Introduction

Chapter
Part of the Springer International Handbooks of Education book series (SIHE)

Abstract

Both narratives and narrative research engage with the construction of meaning through the organisation and interpretation of experience – whether the experience of individuals, communities, or countries. Narratives help us make sense of the world and communicate our understanding of it. Bruner (Bruner 1986; Connelly and Clandinin 1990) suggests that the power of narrative is to render “the exceptional and the unusual into comprehensible form” (p. 47); Clandinin and Connelly (1990) claim that people tell stories because they “lead storied lives” (p. 2). Narrative is the form by which we think of ourselves and others; we generate stories as a way of constructing our lives.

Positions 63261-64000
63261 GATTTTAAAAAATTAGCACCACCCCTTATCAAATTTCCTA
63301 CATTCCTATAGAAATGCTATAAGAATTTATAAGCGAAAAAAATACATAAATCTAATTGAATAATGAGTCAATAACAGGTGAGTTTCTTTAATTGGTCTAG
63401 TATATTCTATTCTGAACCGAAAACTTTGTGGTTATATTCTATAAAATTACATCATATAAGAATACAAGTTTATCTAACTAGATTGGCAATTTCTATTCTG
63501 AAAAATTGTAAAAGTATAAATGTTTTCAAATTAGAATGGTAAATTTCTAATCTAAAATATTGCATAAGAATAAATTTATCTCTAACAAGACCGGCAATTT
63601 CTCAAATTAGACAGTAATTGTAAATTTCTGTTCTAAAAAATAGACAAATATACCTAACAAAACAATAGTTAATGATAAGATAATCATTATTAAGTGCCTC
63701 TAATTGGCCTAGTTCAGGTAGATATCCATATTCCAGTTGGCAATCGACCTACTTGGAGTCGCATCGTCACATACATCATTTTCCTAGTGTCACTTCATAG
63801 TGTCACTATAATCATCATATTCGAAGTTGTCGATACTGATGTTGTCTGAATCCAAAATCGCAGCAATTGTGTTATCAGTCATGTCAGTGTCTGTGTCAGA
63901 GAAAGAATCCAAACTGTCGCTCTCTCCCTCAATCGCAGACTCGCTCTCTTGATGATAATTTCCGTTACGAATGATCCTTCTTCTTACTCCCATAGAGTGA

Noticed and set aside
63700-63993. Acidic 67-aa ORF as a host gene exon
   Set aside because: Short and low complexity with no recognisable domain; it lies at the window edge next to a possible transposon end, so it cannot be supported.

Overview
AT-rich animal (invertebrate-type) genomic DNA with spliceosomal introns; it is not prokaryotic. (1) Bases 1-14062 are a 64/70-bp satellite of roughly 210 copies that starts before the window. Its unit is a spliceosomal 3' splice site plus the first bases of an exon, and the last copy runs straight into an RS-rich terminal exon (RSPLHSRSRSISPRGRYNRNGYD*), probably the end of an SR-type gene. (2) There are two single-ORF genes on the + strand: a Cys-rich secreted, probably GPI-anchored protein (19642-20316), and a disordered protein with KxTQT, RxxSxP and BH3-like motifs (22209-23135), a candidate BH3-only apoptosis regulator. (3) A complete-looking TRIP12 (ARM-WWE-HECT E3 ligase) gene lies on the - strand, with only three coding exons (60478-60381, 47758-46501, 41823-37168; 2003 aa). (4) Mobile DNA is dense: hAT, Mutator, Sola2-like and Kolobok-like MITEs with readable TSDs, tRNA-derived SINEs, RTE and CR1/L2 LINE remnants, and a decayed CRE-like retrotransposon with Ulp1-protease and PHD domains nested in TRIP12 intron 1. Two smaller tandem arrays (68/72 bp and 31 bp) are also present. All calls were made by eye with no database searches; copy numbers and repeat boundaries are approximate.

Keywords

Cultural Capital Street Child Narrative Research Rhetorical Analysis Nonformal Education 
These keywords were added by machine and not by the authors. This process is experimental and the keywords may be updated as the learning algorithm improves.

References

  1. Bruner, J. S. (1986). Actual minds, possible worlds. Cambridge: Harvard University Press.Google Scholar
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Copyright information

© Springer Science+Business Media Dordrecht 2015

Authors and Affiliations

  1. 1.Department of Curriculum and InstructionUniversity of Illinois at Urbana-ChampaignChampaignUSA
  2. 2.NorwichUK

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